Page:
Use this URL to cite or link to this record in EThOS: http://ethos.bl.uk/OrderDetails.do?uin=uk.bl.ethos.551206
Title: Pro-growth and pro-poor strategies for poverty reduction : a regional analysis of the Mexican experience, 1984-2004
Author: Ramirez-Rodriguez, Baruch
Awarding Body: University of East Anglia
Current Institution: University of East Anglia
Date of Award: 2011
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Abstract:
Despite the vast research covering the relationship between economic growth, poverty and inequality, little is known about national perspectives on pro-poor growth. The overall picture described by the literature on the topic almost unanimously highlights positive linkages produced by globalisation in terms of growth and poverty. This research recovers some of the proposals that due to lack of data did not go beyond the theoretical speculation. Our main concern is to put to the test the hypothesis that 'on average growth is good for the poor' for one country. The empirical approach followed consisted in a series of intermediate methodological steps: to clarify what is pro-poor growth, to build comparable panel from a series of national income and expenditure surveys, to measure poverty, to identify pro-poorness, and then to test the one-to-one hypothesis. They all in the end served one single purpose, to find out whether the income of the poor grows at the same pace than the average income. Our findings offer little support to orthodox views, and suggest that the elasticity of the income of the poor to the average income is about half a percentage point, and the extreme poor's is about a third. These findings have several implications at different levels: at theoretical level this research emphasises that the topic of pro-poor growth has several angles that need further exploration. At the empirical level, this research offers a methodological alternative to scrutinise the issue of growth and poverty at national level.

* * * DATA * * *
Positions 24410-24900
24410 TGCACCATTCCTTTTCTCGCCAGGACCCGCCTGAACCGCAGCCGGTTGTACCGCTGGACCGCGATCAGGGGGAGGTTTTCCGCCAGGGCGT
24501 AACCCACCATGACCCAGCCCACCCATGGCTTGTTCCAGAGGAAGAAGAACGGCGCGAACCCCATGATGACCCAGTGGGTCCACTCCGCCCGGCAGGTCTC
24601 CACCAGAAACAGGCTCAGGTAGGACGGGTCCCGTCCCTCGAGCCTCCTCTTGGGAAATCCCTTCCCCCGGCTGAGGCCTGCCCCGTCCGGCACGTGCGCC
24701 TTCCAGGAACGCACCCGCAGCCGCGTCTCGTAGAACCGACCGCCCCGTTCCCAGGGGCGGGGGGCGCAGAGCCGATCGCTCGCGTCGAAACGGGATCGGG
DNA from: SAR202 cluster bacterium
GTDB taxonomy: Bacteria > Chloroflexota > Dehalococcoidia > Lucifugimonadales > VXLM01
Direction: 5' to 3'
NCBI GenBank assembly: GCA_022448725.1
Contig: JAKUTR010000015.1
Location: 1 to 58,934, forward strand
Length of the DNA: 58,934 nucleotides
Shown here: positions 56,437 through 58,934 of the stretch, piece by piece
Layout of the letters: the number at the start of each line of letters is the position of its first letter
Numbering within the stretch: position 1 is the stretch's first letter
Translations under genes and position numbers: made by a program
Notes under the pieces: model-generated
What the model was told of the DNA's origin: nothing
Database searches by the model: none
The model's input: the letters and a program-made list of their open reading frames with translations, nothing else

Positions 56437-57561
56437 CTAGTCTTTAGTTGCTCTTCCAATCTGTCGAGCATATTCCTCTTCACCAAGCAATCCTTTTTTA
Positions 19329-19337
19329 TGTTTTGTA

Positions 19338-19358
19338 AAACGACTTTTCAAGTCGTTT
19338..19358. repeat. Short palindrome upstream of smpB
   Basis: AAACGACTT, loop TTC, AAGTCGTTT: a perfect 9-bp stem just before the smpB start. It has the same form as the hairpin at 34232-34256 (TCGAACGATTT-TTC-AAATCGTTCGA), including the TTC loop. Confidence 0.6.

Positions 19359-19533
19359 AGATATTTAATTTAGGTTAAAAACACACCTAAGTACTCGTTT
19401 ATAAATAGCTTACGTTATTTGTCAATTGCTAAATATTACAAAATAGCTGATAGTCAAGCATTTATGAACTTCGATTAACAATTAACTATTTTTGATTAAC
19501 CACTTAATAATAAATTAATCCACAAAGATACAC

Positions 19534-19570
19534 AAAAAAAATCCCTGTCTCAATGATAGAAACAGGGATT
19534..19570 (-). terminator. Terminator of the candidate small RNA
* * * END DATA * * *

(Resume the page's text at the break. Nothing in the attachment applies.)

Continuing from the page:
Supervisor: Not available Sponsor: Not available
Qualification Name: Thesis (Ph.D.) Qualification Level: Doctoral
EThOS ID: uk.bl.ethos.551206  DOI: Not available
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